Pechora Pipit sparring, Nanhui, 1 May 2016. This is just one instance of aggressive behavior being displayed by Pechoras. We noted 6 Pechoras singing, and we watched a Pechora drive an endangered Yellow-breasted Bunting from a perch.

On Saturday near Microforest 2 at Nanhui, Michael enjoyed his first views of Pechora Pipit in 26 years while Elaine and I enjoyed our second view in a week of this scarce passage migrant. Those views were just a prelude to the excitement of Sunday. Again at Nanhui, driving along the sea-wall road, we began finding Pechoras. Some of them were singing; two of them were sparring. We decided to make a survey of this scarce passage migrant. Driving slowly from the Holiday Inn north, we scanned the thickly vegetated inner base of the sea wall. Thousands of trees have been planted there recently, giving the Pechoras perches and making them easier to see. We counted 26. Here is the song I recorded of Pechora Pipit (00:27; 1.9 MB):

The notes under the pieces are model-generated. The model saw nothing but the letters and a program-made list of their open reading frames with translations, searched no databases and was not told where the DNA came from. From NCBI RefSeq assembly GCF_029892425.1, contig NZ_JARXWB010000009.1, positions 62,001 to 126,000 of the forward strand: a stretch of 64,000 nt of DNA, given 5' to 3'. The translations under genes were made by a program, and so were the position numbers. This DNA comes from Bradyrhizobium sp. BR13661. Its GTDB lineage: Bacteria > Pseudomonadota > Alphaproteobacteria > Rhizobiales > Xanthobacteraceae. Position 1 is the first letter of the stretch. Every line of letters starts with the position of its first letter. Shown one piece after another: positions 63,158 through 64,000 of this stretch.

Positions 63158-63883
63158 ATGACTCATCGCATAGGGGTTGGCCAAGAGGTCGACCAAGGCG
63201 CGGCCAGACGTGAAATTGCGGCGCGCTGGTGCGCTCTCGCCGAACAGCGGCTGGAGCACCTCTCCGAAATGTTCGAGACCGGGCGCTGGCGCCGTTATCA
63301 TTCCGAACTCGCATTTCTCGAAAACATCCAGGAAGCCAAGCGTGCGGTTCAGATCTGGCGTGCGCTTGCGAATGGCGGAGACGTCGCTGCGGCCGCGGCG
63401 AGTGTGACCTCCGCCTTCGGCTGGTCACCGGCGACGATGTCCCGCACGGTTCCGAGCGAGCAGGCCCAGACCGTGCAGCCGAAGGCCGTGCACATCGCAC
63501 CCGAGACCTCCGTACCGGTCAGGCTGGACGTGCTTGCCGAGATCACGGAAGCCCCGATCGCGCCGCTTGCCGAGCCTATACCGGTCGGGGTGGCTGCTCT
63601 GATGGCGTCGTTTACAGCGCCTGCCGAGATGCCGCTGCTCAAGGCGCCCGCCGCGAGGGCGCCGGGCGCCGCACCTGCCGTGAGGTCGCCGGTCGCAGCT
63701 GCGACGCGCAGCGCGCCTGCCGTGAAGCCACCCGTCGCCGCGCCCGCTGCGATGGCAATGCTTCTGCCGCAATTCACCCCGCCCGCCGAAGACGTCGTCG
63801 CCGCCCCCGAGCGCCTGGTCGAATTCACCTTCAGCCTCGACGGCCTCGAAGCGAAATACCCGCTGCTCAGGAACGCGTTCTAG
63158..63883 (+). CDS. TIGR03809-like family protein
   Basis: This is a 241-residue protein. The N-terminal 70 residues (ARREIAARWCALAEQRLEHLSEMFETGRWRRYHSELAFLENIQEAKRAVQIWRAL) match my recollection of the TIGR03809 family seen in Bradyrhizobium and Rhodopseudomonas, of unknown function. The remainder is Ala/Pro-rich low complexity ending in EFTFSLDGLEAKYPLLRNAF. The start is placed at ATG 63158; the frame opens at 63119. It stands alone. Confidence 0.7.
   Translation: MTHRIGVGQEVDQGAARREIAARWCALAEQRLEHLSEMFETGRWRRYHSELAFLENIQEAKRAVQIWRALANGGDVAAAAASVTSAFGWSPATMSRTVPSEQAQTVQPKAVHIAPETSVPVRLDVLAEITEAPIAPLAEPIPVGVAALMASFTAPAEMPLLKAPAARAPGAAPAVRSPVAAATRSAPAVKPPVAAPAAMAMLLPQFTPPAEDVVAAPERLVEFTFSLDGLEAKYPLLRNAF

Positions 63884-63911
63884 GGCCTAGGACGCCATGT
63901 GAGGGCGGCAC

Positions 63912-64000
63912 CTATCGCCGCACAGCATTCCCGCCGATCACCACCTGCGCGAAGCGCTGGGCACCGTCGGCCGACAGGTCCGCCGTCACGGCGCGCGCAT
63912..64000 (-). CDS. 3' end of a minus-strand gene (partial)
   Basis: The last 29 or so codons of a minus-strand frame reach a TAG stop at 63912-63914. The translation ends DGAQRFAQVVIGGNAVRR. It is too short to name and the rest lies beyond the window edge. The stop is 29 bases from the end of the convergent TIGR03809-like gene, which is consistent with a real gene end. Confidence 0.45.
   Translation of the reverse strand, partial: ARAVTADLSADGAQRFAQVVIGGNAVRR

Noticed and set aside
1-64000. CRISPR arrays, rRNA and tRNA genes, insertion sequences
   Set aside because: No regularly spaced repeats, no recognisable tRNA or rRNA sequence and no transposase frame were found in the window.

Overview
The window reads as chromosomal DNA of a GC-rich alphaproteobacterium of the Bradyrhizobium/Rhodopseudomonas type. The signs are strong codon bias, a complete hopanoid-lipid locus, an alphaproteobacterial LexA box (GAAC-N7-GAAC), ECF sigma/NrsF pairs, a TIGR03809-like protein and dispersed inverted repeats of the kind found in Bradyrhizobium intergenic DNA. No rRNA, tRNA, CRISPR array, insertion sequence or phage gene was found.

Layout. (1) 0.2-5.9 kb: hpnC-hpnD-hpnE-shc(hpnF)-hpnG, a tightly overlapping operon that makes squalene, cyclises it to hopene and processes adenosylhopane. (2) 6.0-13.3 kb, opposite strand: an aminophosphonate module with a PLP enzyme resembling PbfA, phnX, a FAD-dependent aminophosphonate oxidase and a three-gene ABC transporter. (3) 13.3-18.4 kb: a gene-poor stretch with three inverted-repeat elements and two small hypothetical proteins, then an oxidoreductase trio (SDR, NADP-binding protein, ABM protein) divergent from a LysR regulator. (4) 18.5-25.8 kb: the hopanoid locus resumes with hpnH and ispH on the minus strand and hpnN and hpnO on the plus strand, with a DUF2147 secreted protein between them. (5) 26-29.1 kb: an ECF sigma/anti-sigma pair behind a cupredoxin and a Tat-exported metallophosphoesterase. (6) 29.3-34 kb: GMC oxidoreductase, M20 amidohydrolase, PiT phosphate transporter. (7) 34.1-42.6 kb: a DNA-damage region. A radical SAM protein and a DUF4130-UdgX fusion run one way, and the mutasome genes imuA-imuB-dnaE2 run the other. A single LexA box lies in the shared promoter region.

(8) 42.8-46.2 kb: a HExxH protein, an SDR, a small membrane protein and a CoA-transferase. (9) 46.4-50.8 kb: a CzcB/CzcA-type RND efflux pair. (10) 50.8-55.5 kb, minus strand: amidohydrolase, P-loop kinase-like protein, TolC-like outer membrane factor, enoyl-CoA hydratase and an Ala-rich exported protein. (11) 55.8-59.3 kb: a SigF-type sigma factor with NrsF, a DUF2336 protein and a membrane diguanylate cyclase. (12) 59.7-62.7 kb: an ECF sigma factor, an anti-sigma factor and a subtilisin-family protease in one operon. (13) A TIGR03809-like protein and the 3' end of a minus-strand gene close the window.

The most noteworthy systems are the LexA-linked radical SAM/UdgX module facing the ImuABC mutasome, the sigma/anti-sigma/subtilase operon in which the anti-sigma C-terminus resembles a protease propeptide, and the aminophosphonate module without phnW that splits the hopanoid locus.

Another view of Pechora Pipit, Nanhui, 1 May 2016. Note the fine but distinct streaks on the crown and the pinkish bill.
Another view of Pechora Pipit, Nanhui, 1 May 2016. Note the fine but distinct streaks on the crown and the pinkish bill.

Saturday began with a 4 a.m. pickup of Michael and 90-minute drive to Lesser Yangshan. We went first to Accidental Marsh (30.611902, 122.114873). Accidental Marsh is several hectares of newly formed wetland created by the construction of a causeway linking Lesser Yangshan and Dazhitou Island. Besides the waders noted above, we found singing Oriental Reed Warbler, and we rejoiced because for a change we had found a place where the reed-bed habitat of that species is expanding, rather than contracting, as is so often the case on the beleaguered Chinese coast. Another interesting record there was Black-collared Starling, uncommon in the Shanghai region. Moving to Garbage Dump Gully (30.641565, 122.062836), we found Black Drongo and the Rufous-tailed Robin singing from cover. On the half-destroyed Garbage Dump Coastal Plain next to the Gully, we met a lone Pacific Golden Plover.